P: n/a In article <11*********************@16g2000cwy.googlegroups.c om"rhitx" . -- dik t. winter, cwi, kruislaan 413, 1098 sj amsterdam, nederland, +31205924131 home: bovenover 215, 1025 jn amsterdam, nederland; http://www.cwi.nl/~dik/ Dec 7 '06 #8

 P: n/a Dik T. Winter wrote: > In article <11*********************@16g2000cwy.googlegroups.c om> "rhitx" #include #define TWENTY 20 int main(void) { int x, y; int three_lower_order_bits_are_constant; for (x = 0; x != TWENTY; ++x) { for (y = 0; y != TWENTY; ++y) { three_lower_order_bits_are_constant = rand() * 8u % 3 + 1; printf("%d ", three_lower_order_bits_are_constant); } putchar('\n'); } return 0; } /* END new.c */ -- pete Dec 7 '06 #9

 P: n/a Raymond, You're right, I was calling the function once. I didn't realize that. Thanks a lot guys! Raymond Martineau wrote: On 6 Dec 2006 17:41:28 -0800, "rhitx"

 P: n/a pete wrote: > Dik T. Winter wrote: In article <11*********************@16g2000cwy.googlegroups.c om> "rhitx" #include #define SHOW 0 #define TWENTY 100 int main(void) { int x, y; int three_lower_order_bits_are_constant; int numcount[3] = {0}; for (x = 0; x != TWENTY; ++x) { for (y = 0; y != TWENTY; ++y) { three_lower_order_bits_are_constant = rand() * 8u; ++numcount[three_lower_order_bits_are_constant % 3]; #if SHOW != 0 printf("%d ", three_lower_order_bits_are_constant % 3 + 1); #endif } #if SHOW != 0 putchar('\n'); #endif } printf("%d ones\n", numcount[0]); printf("%d twos\n", numcount[1]); printf("%d threes\n", numcount[2]); return 0; } /* END new.c */ -- pete Dec 7 '06 #11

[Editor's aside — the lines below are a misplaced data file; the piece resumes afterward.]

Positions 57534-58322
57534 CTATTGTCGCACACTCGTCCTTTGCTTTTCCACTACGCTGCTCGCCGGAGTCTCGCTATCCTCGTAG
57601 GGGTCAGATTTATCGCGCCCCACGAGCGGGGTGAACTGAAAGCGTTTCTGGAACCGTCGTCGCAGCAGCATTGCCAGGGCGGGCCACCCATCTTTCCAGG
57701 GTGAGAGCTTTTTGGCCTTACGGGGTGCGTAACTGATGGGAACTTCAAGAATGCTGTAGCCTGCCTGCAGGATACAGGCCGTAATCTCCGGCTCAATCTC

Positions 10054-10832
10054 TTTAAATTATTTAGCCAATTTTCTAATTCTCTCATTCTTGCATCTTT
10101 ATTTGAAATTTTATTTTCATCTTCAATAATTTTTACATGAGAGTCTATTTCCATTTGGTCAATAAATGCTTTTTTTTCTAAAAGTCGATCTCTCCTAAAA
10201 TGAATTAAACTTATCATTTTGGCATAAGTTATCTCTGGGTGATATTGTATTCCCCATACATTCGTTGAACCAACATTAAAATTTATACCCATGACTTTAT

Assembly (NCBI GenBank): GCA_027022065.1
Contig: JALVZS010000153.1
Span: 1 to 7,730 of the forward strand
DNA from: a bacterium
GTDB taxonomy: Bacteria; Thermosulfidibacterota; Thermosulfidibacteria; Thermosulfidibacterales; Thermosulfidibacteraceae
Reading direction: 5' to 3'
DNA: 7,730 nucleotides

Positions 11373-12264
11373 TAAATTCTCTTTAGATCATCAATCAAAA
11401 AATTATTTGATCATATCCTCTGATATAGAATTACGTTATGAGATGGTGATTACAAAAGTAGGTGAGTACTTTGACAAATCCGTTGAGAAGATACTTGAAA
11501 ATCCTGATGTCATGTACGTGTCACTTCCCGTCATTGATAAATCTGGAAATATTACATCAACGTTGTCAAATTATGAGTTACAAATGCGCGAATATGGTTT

P: n/a rhitx wrote: > You're right, I was calling the function once. I didn't realize that. Please don't top-post. Your answer belongs after, or intermixed with, the _snipped_ material you quote. See the following links. -- Some informative links: Dec 7 '06 #12

 P: n/a "rhitx"

 P: n/a pete wrote: pete wrote: >>Dik T. Winter wrote: >>>In article <11*********************@16g2000cwy.googlegroups.c om>"rhitx" no_goal = (rand_Number % 3); >>>The low order bits are highly non-random. They may be true for some PRGs, certainly not for all, making the statement misleading. >>Even if the lower order bits were constant,I don't see how that would be deleterious to a {1,2,3} prngwhich uses a remainder operator with a right operand of 3. Good point! Since n is relatively prime to (1 << intbits), a few non-random low bits shouldn't have an effect. I think this might express the idea better, since in this one, the three order bits are actually constant in the object called "three_lower_order_bits_are_constant". /* BEGIN new.c */ Nice demo. -- Thad Dec 8 '06 #14